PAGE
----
High foetal testosterone, more autistic traits

Infants exposed to high concentration of testosterone hormone in the womb are more likely to develop autistic characteristics in childhood, a study reported.

Researchers recorded testosterone levels of fetus in the amniotic fluid of 235 pregnant women.

Then they made the comparative study of the questionnaires, considered to measure children’s autistic characters between the ages of 6 and 10.

They found that high male hormone levels were associated with reflection to poor social skills, imagination and understanding, but good focus and memory for detail.

Professor Simon Baron-Cohen said the research it’s a advance study than previous that has discovered links between foetal testosterone and less eye contact in childhood, decreased language maturity and more difficulties with compassion.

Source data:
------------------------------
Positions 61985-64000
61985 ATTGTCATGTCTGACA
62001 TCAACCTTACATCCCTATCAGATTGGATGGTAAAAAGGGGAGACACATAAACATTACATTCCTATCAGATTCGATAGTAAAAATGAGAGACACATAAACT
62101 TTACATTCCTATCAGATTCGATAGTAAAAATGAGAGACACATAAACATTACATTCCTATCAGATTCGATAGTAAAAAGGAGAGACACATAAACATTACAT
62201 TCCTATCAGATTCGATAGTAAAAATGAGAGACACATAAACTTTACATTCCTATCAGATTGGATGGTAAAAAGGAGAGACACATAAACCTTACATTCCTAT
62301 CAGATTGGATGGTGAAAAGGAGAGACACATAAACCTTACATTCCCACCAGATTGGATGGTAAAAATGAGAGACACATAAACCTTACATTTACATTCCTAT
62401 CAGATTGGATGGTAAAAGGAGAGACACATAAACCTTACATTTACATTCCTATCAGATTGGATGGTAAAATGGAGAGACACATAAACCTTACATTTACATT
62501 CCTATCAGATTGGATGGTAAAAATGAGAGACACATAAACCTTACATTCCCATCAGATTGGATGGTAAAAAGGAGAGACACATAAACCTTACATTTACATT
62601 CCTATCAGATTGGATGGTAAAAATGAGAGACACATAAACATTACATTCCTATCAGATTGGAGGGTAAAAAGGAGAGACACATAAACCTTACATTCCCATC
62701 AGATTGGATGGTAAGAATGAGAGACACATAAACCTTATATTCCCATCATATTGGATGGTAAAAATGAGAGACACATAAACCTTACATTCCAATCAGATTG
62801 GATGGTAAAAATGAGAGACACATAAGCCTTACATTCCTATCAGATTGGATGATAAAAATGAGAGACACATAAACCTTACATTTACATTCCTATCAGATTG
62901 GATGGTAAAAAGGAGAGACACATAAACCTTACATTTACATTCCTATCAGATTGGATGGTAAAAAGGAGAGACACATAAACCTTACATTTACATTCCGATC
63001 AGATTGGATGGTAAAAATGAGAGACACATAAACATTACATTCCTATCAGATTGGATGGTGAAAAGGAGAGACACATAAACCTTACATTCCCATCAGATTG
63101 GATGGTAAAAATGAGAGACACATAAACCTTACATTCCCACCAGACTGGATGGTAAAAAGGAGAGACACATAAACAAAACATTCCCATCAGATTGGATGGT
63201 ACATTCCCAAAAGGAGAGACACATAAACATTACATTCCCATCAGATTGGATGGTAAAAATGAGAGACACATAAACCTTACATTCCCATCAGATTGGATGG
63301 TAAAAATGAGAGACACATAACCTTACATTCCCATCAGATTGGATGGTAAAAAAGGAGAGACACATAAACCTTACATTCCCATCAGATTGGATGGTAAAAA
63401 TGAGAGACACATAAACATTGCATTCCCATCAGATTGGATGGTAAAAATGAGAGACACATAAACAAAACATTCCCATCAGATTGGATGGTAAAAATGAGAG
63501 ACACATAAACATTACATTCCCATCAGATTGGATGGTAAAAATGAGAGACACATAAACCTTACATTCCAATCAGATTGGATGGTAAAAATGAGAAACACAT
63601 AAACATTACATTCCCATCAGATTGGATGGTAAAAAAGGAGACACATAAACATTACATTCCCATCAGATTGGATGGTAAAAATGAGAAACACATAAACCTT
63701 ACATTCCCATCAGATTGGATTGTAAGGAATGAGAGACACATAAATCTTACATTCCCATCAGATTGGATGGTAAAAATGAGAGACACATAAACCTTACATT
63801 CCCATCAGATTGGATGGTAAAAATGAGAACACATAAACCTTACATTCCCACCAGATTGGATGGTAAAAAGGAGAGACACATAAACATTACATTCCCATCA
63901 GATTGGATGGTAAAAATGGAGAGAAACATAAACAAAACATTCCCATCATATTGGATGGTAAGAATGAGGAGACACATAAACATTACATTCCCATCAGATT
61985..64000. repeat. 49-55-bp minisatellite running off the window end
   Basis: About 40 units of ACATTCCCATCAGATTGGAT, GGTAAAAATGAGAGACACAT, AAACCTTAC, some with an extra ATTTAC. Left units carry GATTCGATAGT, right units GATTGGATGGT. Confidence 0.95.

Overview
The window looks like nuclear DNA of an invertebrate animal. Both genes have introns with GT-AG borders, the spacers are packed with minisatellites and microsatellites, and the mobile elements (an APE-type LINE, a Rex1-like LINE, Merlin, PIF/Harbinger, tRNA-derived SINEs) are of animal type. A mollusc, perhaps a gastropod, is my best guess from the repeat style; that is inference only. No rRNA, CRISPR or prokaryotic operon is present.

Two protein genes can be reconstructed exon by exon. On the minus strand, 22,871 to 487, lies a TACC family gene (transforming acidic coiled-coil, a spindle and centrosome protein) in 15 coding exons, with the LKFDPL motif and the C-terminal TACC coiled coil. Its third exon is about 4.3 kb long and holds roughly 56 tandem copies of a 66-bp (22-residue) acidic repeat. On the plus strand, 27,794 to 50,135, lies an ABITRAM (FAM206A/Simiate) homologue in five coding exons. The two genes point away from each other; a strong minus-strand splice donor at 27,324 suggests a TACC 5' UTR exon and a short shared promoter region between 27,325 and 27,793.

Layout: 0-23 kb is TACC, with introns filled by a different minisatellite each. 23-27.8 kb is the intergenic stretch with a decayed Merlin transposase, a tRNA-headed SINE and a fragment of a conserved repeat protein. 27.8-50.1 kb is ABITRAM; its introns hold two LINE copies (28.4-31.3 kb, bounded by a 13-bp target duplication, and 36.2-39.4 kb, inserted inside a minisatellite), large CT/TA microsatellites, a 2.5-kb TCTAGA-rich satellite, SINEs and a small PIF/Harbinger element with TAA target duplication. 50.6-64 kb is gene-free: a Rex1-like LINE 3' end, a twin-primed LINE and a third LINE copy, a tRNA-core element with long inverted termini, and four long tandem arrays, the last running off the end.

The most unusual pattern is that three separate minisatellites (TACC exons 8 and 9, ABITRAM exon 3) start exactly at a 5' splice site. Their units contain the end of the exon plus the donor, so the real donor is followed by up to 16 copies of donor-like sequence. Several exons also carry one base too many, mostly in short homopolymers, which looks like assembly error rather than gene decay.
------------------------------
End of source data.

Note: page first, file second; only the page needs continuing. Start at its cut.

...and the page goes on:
“Its first time that any study has highlighted association of foetal testosterone with autistic traits, and indicates that foetal testosterone masculinises the body and mind too.” he said.

But he highlighted that this study was not providing any evidence about the relation of testosterone level and fully matured autism.

“It is noticeable that this research does not show elevated foetal testosterone linked to clinical diagnosis of autism or Asperger Syndrome,” he added.

The Guardian newspaper printed that, the research, published in The British Journal of Psychology, may make prenatal screening for autism more precise, potentially allowing women to abort pregnancy with the specific condition.

Research could develop new treatments for autism, he said. But he accepted that this too would be controversial.

High foetal testosterone, more autistic traits
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